18

I have two JavaScript arrays (A and B) that contain objects that I created. I want to check that all the objects in array A are contained in array B, but not necessarily in the same order.

What is the best way to do this?

Edit:

They are all actual objects, not primitives, so I will need to compare their contents and structure as well (maybe using something like JSON.stringify).

I want to do this because I'm learning Test-Driven Development, and I want to test functions that return lists of objects. I need to test whether the returned lists have the expected objects in them or not (order doesn't matter in this case).

7
  • 2
    Are they primitives such as true, false, 23 or actual objects? Also can you explain why you want to do this? There may be a better way. Commented Jul 14, 2010 at 3:54
  • Edited question for clarification.
    – Chetan
    Commented Jul 14, 2010 at 4:04
  • Why not first sort and then use JSON.stringify to compare
    – Xinus
    Commented Jul 14, 2010 at 4:07
  • Actually you can compare objects by reference. Commented Jul 14, 2010 at 4:08
  • How complex are these objects you're comparing? Do they have characteristics you're going to need to check as well (methods, etc)?
    – g.d.d.c
    Commented Jul 14, 2010 at 4:30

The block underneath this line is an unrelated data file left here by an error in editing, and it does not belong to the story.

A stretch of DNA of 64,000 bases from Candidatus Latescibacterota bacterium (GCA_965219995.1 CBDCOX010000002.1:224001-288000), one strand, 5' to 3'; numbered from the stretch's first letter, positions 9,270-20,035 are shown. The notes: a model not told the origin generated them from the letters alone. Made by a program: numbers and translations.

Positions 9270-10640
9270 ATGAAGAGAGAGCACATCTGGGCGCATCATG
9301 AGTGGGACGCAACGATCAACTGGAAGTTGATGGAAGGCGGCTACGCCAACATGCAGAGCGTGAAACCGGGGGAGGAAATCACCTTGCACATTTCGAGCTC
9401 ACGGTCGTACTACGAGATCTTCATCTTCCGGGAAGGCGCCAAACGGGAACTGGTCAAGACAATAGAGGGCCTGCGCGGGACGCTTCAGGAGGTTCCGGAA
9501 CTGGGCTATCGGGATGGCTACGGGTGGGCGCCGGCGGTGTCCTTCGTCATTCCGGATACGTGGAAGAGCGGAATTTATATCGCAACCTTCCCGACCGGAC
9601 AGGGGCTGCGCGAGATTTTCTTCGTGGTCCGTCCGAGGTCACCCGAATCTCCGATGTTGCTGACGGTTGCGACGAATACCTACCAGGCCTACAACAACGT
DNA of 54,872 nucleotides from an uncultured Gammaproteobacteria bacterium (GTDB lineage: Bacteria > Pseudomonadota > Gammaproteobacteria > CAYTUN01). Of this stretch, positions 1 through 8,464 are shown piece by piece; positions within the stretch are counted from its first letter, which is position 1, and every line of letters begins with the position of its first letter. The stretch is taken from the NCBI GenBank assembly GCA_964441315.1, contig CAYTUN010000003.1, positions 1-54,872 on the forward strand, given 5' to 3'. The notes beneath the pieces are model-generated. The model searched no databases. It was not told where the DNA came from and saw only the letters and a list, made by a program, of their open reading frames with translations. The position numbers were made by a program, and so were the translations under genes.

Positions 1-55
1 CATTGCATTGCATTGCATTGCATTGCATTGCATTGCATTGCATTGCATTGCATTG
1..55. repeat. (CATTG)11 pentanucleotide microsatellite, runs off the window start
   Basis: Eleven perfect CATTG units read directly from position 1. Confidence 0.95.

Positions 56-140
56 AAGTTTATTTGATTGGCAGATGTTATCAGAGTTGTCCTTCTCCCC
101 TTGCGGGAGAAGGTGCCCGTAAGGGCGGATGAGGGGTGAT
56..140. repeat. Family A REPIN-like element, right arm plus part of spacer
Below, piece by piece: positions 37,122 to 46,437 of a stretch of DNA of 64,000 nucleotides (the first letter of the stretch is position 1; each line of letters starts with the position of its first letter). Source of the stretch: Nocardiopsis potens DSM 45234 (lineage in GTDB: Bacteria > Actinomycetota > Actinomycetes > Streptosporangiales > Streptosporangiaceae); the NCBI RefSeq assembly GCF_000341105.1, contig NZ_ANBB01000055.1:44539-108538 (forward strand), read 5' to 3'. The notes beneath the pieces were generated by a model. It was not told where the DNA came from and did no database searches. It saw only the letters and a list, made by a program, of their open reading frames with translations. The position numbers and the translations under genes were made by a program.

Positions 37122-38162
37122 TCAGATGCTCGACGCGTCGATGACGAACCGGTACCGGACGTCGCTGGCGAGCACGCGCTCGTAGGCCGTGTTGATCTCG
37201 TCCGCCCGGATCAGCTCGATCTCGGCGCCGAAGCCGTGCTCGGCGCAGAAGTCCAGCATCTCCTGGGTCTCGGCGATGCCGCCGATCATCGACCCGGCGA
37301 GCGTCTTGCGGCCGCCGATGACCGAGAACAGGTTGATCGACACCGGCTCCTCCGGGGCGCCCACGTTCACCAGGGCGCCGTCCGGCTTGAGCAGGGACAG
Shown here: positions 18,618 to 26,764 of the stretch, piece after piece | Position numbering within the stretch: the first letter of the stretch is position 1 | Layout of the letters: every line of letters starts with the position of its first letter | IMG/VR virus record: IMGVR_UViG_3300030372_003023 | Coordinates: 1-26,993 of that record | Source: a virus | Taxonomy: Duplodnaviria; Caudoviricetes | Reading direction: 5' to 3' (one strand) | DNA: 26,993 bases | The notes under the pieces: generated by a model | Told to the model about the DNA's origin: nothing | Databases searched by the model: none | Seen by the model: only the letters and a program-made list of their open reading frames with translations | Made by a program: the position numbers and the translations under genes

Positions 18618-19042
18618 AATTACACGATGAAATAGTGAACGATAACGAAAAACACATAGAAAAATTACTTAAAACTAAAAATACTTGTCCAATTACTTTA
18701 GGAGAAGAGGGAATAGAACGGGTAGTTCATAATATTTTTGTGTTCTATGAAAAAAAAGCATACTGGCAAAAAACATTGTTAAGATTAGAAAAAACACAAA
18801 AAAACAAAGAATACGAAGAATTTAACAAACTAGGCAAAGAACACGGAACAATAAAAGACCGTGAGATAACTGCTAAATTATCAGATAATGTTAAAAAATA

5 Answers 5

4

With ES6 you could use every and some (and length).

let A = [1, 2, 3];
let B = [2, 3, 1];

// all objects in A are contained in B (A ⊆ B)
// you can compare a <-> b however you'd like (here just `a === b`)
let AsubB = A.every(a => B.some(b => a === b));

// A and B are the same length
let sameLength = A.length === B.length;

// their contents are as equal as previously tested:
let equal = AsubB && sameLength;
2
  • 4
    Checking for containment, even when you use both directions, does not account for multiple equal elements; e.g., consider [1,2,3,3] and [1,2,2,3].
    – Wang Tang
    Commented Jul 26, 2020 at 15:19
  • for checking two object properties it's fine; moreover in the question is not requested to check for repeats. I used it with an object containing dates from and to and works nice.
    – Don Diego
    Commented Feb 19, 2021 at 17:48
3

Usage: isEqArrays(arr1, arr2)

//
// Array comparsion
//

function inArray(array, el) {
  for ( var i = array.length; i--; ) {
    if ( array[i] === el ) return true;
  }
  return false;
}

function isEqArrays(arr1, arr2) {
  if ( arr1.length !== arr2.length ) {
    return false;
  }
  for ( var i = arr1.length; i--; ) {
    if ( !inArray( arr2, arr1[i] ) ) {
      return false;
    }
  }
  return true;
}
3
  • Is this faster than @ChaosPandion's solution?
    – Chetan
    Commented Jul 15, 2010 at 1:00
  • it's cross browser. Chaos's isn't. He uses language features which are not well-supported yet.
    – gblazex
    Commented Jul 15, 2010 at 10:46
  • 7
    This code doesn't work: isEqArrays([0, 0, 1], [0, 1, 1]) returns true.
    – callum
    Commented Aug 31, 2017 at 23:28
2

This is probably the simplest method if not the slowest.

var o = { PropA: 1, PropB: 2 };
var a = [1, 2, 3, 4, o];
var b = [2, 3, 4, 1];

var c = a.filter(function(value, index, obj) {
    return b.indexOf(value) > -1;
});

if (c.length !== a.length) {
    throw new Error("Array b is missing some elements!");
}

indexOf will only check that they refer to the same object. If you want to check value equivalence you will have to do a deep compare of the properties or use JSON.stringify as you mention in your question.